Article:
Photo Courtesy of Diego Arias Students line up at the starting line to compete against football players in a 40 yard dash. The race was one of many events on Notre Dame Day.Around 2:30 a.m. Tuesday, after the conclusion of the fourth annual Notre Dame Day — a 29 hour and 26 minute live broadcast that was watched by three million people — Pablo Martinez, class of 2011 graduate and program director for Notre Dame Day, and his team left the LaFortune Student Center.The event was a huge success, Martinez said. Notre Dame fans around the world contributed over 25,000 gifts, totaling $2,175,436 as of 7:30 p.m. Tuesday. This year, of the over 850 groups who participated, the Ara Parseghian Medical Research Fund — a non-profit organization that funds medical research projects that strive to find a cure for Niemann Pick Type-C Disease — received the most votes from donors.Martinez attributed the organizations he was involved in during his time as a student at Notre Dame as part of the reason he is now involved in Notre Dame Day.“When I was approached to lead Notre Dame Day, I said definitely because [of my experiences as an] undergrad,” he said.“ … I know that formed me and I am very grateful for that.”According to Martinez, Notre Dame Day is often misconceived as simply a fundraising event, when it is much more. Donors are able to have a direct and substantial impact on Notre Dame students.“We aren’t asking alumni to make substantially large donations, just to be a part of the day … the day is based a lot on equity, getting people to participate, and getting people to watch the broadcast,” he said.Notre Dame day functions as a place for the campus community to showcase its accomplishments to the external Notre Dame community, Martinez said.“That added funding, those added resources … really helps the students take their experiences while they’re here on campus to another level — that’s why we do it,” he said. “ … one of the things we did do a better job of is making sure the student body feels ownership and they can make this day what they would like to make it.”One of the ways they did this was through the creation of a student advising committee and a Snapchat filter, Martinez said.In addition, to encourage student participation on the day itself, the team added two of what turned out to be some of the most popular events of the broadcast — The Fighting Irish 40-Yard Dash and a performance by two actors from the Chicago cast of “Hamilton,” Ari Afsar and Joseph Morales.Martinez said until Saturday night, due to a contractual restriction from performing Hamilton songs on a non-Hamilton stage, the two performers were just going to sing unaffiliated songs in Lafortune for the live broadcast. However, due to relentless requests from the Notre Dame Day the Hamilton executives allowed a few notes of “My Shot” to be as well as a rendition of “Dear Theodosia,” with Afsar playing the part of Aaron Burr.“I think there was something about the performance of Hamilton in relation to the rest of the broadcast that was so cool, so different that almost made you feel like you changed channels and you weren’t streaming it from LaFortune, you were watching an episode of ‘The Voice’” Martinez said.Martinez said getting more people than ever to watch and participate would not have been possible without his team, or their partnerships with the alumni association, student affairs, director of club sports and every college.“I’m glad I got everyone at the table at the right time and to see themselves enjoy themselves at the table,” he saidThe final monetary count, as well as the official order on the leaderboard, should be available in around a week, following audits, Martinez said.“We just need to make sure that all the transactions were made appropriately, correctly, making sure the number of votes, everything, was fair,” he said.Martinez attributed this year’s success to a wider audience reach via Facebook live, increased student participation and overall, the fact people want to be a part of something and help people accomplish goals.Notre Dame Day is a process that takes 364 days, and preparation for Notre Dame Day 2018 has already begun, with Martinez looking forward to the possibility of a location change to the new Camps Crossroads project.“Starting today, if we hear a good story that we want to include in Notre Dame Day 2018, we’ll log it,” Martinez said. “Come February and March we’ll start thinking about how we can produce it … the model of Notre Dame Day is that we tell ND stories, and no one can tell a story than the person who lived it first hand. So for me, it’s just a matter of making sure that people understand the value there is in Notre Dame Day and participating in it.”Tags: Hamilton Chicago, Notre Dame Day 2017, Pablo Martinez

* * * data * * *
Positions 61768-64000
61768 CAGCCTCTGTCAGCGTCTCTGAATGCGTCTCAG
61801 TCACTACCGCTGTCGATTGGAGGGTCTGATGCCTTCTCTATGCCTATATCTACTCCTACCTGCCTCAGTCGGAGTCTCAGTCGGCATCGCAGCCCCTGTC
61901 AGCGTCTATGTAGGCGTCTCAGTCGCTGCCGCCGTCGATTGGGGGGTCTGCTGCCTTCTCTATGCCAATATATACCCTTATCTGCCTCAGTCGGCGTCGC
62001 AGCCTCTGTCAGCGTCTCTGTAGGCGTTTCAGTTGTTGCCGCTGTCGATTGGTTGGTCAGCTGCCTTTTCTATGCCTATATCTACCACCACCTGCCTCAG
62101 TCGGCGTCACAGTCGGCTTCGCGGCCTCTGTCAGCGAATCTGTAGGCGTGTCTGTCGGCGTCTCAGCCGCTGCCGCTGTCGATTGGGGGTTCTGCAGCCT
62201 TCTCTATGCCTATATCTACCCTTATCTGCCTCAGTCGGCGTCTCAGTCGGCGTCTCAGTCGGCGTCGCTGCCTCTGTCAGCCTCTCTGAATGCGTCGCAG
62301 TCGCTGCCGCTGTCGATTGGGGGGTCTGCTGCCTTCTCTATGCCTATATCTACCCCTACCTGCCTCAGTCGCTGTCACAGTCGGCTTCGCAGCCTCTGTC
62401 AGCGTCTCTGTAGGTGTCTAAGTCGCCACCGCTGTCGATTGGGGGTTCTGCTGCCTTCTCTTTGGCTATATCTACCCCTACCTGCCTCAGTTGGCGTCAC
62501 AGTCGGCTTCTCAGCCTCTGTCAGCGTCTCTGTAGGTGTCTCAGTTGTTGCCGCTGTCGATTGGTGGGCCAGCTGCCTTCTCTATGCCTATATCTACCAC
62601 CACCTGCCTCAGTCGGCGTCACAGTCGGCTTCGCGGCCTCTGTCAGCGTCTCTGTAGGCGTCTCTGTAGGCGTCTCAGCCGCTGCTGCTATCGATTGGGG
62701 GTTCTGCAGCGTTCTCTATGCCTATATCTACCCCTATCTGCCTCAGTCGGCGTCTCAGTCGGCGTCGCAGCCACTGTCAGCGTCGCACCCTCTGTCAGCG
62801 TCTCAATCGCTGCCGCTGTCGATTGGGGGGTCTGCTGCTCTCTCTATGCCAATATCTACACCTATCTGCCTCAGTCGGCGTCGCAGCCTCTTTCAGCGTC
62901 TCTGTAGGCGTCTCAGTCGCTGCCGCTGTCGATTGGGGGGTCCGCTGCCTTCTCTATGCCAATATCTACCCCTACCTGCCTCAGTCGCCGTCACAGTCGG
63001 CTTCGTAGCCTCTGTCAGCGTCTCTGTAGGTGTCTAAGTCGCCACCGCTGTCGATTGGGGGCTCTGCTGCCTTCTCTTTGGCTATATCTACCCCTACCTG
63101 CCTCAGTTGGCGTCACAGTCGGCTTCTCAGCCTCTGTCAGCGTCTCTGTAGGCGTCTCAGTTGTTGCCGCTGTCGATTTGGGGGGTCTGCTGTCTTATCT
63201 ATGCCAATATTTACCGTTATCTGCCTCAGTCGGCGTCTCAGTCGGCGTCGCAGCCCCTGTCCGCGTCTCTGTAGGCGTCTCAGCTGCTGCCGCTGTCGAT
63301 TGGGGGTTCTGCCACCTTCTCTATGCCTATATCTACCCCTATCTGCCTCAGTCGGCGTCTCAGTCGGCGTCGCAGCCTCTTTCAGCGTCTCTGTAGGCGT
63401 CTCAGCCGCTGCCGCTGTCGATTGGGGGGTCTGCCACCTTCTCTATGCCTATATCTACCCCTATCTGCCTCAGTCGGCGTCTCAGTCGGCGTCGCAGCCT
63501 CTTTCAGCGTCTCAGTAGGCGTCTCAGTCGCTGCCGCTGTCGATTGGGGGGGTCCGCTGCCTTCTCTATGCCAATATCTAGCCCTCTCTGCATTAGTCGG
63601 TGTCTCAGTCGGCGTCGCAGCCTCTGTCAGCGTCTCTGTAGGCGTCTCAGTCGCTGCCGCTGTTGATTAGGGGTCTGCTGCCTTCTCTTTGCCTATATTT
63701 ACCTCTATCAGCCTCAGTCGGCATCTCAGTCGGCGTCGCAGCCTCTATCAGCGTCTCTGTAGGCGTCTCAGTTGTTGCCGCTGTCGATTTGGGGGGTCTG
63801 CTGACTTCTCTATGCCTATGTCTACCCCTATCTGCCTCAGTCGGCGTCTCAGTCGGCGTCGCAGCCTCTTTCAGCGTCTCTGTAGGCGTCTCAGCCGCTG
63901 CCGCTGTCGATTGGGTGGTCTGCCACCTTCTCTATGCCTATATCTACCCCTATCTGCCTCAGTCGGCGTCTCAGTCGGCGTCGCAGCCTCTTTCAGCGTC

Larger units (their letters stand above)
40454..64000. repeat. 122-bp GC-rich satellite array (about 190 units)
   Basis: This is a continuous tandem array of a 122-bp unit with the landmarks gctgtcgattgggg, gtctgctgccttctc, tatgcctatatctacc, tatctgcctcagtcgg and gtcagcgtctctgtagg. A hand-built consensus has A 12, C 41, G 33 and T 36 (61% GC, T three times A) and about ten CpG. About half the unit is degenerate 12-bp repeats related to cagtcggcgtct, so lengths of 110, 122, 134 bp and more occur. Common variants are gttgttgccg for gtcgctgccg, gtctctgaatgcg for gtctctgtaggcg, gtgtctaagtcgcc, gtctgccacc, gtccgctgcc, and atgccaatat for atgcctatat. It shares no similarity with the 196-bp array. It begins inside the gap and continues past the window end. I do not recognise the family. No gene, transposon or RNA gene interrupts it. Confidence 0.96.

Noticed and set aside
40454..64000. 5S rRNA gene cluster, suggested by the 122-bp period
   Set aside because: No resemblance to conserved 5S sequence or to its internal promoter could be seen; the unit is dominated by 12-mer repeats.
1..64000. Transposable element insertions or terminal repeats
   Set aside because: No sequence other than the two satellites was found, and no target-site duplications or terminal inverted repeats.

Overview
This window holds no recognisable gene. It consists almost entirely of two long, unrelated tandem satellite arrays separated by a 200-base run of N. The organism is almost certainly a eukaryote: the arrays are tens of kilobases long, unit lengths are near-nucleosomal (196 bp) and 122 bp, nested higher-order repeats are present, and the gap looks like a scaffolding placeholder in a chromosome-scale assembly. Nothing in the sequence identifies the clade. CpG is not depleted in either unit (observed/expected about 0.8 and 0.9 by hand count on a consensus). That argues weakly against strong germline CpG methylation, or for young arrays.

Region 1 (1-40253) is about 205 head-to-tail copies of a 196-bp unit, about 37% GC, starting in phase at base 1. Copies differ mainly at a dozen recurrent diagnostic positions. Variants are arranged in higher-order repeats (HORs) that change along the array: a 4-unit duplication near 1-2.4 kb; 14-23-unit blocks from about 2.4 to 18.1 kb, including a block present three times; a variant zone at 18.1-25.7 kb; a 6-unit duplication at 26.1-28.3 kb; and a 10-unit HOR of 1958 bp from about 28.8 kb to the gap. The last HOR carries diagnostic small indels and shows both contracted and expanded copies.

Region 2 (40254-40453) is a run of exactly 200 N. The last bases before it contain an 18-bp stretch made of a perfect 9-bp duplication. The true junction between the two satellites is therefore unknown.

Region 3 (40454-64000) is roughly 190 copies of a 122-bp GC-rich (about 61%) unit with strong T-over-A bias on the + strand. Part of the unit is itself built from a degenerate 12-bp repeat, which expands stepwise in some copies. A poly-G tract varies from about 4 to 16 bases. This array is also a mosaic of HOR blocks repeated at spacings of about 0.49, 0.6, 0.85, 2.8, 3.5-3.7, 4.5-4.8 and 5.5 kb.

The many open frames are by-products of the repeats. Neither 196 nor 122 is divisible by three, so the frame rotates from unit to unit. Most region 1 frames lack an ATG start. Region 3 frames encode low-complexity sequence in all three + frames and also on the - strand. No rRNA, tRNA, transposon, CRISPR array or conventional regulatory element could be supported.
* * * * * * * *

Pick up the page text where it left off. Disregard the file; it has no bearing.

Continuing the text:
After graduating from Notre Dame, members of the class of 2017 will be involved in various different pursuits, ranging from full-time employment to attending graduate school.Though data regarding the class of 2017’s post-graduation plans will not be available for another year, director of the Career Center Hilary Flanagan said that the graduating class will be taking on a wide range of activities over the course of the next year.“From anecdotal evidence, it seems that the class of 2017 is incredibly diverse, as we would expect from their varied interests, passions and skill sets,” she said.While noting that some industries don’t perform entry-level hiring until the summer, Flanagan said the current job market is “one of the best in recent history for new graduates.”“Recruiters representing organizations across the spectrum of industries have indicated that their needs for acquiring new talent are at a high,” she said. “For those industries that have seen the bulk of their hiring occur throughout the academic year, the interest in our students has been at levels not seen since before this graduating class was in high school.”According to data for the class of 2016 — available on the Career Center website — 64 percent of graduates had found full-time employment the fall after graduation, 22 percent were enrolled in graduate or professional school, 2 percent were still seeking employment, 7 percent were involved in a service program, 1 percent were serving in the military and 3 percent had other plans.Graduating senior Ryan McMullen, a computer science major, will be working as a consultant at Booz Allen Hamilton in Washington, D.C. this fall. McMullen said he ultimately decided between following this path and pursuing a two-year master’s program at Notre Dame with the Alliance for Catholic Education (ACE).“I wanted to expand my professional acumen with the intent to teach in the future and bring what I learn in the professional world to that setting,” McMullen said. “I want to experience the working world and grow in ways I have not yet had the opportunity to do. I am also very passionate about helping people, which is what I think led me to the consulting realm.”McMullen said he credits the University’s Career Center for his placement in his future job.“Notre Dame’s career services and career fairs are 100 percent the reason I got this job,” he said. “They put me in touch with the company at the fair, and the rest just fell into place.”When it comes to the career process, McMullen said he advised patience for those still looking for a job.“The career process is a little daunting, but it just takes time and effort into determining what it is you truly want to do and what steps will help you get there,” he said. “Then, all you have to do is let your passion for those outcomes shine.”Senior English and theology double-major Madeline Lewis will be attending graduate school at Miami University in Ohio, working toward obtaining a Master’s in Fine Arts (MFA) in creative writing. As part of the program she is enrolled in, Lewis will be writing poetry in workshops and teaching freshmen. Had she not gotten into graduate school, Lewis said she would have worked for a year and then reapplied.“While I studied abroad the spring semester of my junior year, I started to realize that the things I would think about while traveling on long trains or while exploring different countries were always ideas for poems,” she said. “I was surprised by this because I had only taken one poetry class at ND the semester before, and didn’t consider at the time that that was something I wanted to do post-grad.”In the fall semester of this year, Lewis took an advanced poetry writing class and started considering an MFA as a possibility. In a mid-semester meeting, her professor suggested it as a possibility without any prompting, she said.“From then on, it started to feel like the perfect fit for these next couple years — the chance to be creative, gain teaching experience and have the structures in place to be able to really work on my writing in a focused setting,” Lewis said.Lewis said she credits her study abroad experience and her professors for helping her reach her decision to pursue an MFA. She also said it was important to keep everything in perspective when considering post-graduation plans.“One thing that has helped me find peace in the whole process has been remembering that I’m deciding what I want to do with the next one, two or three years of my life,” she said. “It took a lot of pressure away when I stopped thinking of my post-grad plans as ‘the whole entire rest of my life forever and ever.’ Reminding myself this, I felt more free to do something creative after college, and to plant good seeds of writing skills and imagination that I hope to be able to see grow in lots of ways over the course of my career.”Tags: Career Center, careers, Post-graduate jobs, post-graduation